Richard G. Petty, MD

It’s Not Just Spinach!

The news yesterday of E. coli contaminated spinach must have been enough to make Popeye weep.

According the Centers for Disease Control and Prevention in Atlanta, as of today, 102 people have been infected with the outbreak strain of E. coli O157:H7 have been reported to CDC from 19 states, and one person in Wisconsin has perished.

Just to re-iterate what you’ve probably heard on the news already: E. coli is often a nasty resistant little bug that is not always killed by cooking. So the best advice is to throw away any spinach that may be suspect. The bacterium can make you very sick. You may have heard that one person has already died and at least a dozen more are in the hospital.

Several years ago there was an egg-borne Salmonella outbreak in the United Kingdom, and we’ve heard of several outbreaks of hepatitis A related to food contamination. There are outbreaks of food poisoning every now and then. And then there is the constant worry about “Mad cow disease,” that led to the wholesale slaughter of animals in the United Kingdom a couple of years ago.

Overall, Secretary Johanns and his team at the United States Department of Agriculture are doing a good job of protecting us.

Be aware, though, that apart from food, there are many other places that bacteria and occasionally viruses can lurk:

  1. Makeup: the ingredients in makeup can make good breeding grounds for some bacteria. Don’t keep makeup for too long, particularly if it’s been in a hot damp place
  2. People carry a lot of bugs. That doesn’t mean that you have to become worried about being around them, but it’s best not to get in an elevator is someone’s coughing or sneezing. I’d like to say the same thing about planes, but that’s usually not practical. I’ve many times had to use homeopathic remedies after a flight to prevent a cold – or worse – from emerging. Others have even taken antibiotics after a long flight next to someone nursing a cold. A bit illogical in my view: most upper respiratory tract infections are viral.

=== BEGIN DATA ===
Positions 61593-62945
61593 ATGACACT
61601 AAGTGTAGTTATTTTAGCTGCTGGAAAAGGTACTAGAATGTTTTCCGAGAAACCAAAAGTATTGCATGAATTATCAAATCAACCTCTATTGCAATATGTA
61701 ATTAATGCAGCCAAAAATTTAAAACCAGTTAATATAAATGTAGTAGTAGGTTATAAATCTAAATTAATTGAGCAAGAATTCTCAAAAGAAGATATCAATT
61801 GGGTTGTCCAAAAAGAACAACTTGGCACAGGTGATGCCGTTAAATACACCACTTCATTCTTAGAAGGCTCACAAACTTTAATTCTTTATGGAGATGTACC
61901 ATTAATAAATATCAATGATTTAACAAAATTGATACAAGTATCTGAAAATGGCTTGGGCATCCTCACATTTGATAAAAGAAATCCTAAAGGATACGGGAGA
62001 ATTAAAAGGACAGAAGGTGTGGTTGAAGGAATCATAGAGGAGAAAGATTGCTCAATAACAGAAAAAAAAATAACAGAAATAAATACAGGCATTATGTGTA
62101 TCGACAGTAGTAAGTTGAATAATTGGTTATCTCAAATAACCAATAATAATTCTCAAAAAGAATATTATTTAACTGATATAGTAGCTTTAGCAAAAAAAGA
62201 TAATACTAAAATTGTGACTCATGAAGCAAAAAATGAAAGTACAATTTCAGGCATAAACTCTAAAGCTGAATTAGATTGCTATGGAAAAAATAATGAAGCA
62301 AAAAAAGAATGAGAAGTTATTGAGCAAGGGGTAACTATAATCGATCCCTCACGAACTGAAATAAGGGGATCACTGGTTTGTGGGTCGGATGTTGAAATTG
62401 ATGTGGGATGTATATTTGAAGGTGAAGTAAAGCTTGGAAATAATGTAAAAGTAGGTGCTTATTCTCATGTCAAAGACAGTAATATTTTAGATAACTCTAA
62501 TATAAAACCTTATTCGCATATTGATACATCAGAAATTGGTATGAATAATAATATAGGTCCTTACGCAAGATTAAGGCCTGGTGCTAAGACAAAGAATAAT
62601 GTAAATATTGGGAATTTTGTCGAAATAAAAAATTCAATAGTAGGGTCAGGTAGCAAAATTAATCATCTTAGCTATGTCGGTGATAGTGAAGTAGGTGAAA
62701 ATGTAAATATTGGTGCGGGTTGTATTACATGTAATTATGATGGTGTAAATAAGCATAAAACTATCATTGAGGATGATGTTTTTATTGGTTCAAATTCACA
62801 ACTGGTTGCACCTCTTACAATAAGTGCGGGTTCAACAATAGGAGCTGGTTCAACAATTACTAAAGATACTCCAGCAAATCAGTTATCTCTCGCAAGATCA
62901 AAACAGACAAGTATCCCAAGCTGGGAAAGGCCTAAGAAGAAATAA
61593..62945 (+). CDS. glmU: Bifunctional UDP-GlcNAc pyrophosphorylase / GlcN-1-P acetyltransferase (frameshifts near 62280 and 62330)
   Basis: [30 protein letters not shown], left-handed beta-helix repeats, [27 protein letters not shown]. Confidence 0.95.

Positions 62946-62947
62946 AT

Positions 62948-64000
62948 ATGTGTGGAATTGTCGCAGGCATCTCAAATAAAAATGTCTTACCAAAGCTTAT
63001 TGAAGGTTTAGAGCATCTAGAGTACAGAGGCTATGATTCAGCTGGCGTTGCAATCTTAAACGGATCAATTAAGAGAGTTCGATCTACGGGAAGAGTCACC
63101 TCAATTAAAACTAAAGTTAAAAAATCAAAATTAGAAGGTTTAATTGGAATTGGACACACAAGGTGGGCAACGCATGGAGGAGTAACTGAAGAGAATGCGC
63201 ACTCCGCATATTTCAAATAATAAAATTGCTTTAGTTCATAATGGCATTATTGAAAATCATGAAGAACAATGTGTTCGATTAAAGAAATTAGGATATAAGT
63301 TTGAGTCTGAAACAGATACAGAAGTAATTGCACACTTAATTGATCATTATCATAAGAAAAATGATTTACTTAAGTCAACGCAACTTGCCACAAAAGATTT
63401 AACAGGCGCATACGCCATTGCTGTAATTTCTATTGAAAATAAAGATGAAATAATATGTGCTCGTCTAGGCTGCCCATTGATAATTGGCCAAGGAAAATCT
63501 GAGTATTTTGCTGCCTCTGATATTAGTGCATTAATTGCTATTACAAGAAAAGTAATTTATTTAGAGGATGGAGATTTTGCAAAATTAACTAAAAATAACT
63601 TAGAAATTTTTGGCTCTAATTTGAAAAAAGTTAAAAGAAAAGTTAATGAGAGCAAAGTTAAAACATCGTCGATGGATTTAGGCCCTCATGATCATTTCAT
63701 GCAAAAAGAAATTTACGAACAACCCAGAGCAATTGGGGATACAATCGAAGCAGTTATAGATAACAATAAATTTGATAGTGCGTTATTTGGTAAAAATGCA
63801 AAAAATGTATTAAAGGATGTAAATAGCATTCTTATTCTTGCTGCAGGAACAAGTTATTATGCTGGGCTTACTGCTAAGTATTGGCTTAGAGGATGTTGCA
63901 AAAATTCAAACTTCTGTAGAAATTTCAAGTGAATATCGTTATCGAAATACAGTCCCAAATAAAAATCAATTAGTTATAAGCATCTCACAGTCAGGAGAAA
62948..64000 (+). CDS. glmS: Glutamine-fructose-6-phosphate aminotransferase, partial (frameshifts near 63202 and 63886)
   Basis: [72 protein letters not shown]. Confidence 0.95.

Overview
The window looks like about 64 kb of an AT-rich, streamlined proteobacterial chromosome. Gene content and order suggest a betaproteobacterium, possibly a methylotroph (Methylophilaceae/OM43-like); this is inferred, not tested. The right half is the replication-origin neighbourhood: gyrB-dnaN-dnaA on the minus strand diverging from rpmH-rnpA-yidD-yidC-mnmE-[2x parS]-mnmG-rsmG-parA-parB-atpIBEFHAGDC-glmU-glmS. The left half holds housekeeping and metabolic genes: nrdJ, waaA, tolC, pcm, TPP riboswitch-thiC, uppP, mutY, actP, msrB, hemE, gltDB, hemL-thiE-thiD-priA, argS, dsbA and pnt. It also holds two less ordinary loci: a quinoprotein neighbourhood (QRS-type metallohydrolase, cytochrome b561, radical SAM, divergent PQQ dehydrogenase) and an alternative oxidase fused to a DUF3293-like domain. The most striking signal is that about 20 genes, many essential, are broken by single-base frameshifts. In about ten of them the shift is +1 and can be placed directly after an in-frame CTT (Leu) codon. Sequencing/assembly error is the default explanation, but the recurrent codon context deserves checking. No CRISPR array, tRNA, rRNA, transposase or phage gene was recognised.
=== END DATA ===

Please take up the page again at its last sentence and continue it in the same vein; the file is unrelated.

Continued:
3. Many bacteria and a few viruses get transferred to hands and doorknobs. You cannot spend your life being terrified of such things: it ruined the life of Howard Hughes, and in real life Adrian Monk would really be suffering. But you can wash you hands – with soap – in warm water for one minute whenever you get the chance. Studies have shown that most people don’t wash their hands properly. And I like those little sterilizing towels that you can carry with you.
  4. Change your toothbrush every 2-3 weeks.
  5. If you can afford them, those Ionic Breeze devices do seem to help keep the air cleaner.
  6. And I’m sure that I do not need to remind you, gentle reader, of the importance of carefully washing your hands after visiting a rest room.

About Richard G. Petty, MD
Dr. Richard G. Petty, MD is a world-renowned authority on the brain, and his revolutionary work on human energy systems has been acclaimed around the globe. He is also an accredited specialist in internal and metabolic medicine, endocrinology, psychiatry, acupuncture and homeopathy. He has been an innovator and leader of the human potential movement for over thirty years and is also an active researcher, teacher, writer, professional speaker and broadcaster. He is the author of five books, including the groundbreaking and best selling CD series Healing, Meaning and Purpose. He has taught in over 45 countries and 48 states in the last ten years, but spends as much time as possible on his horse farm in Georgia.

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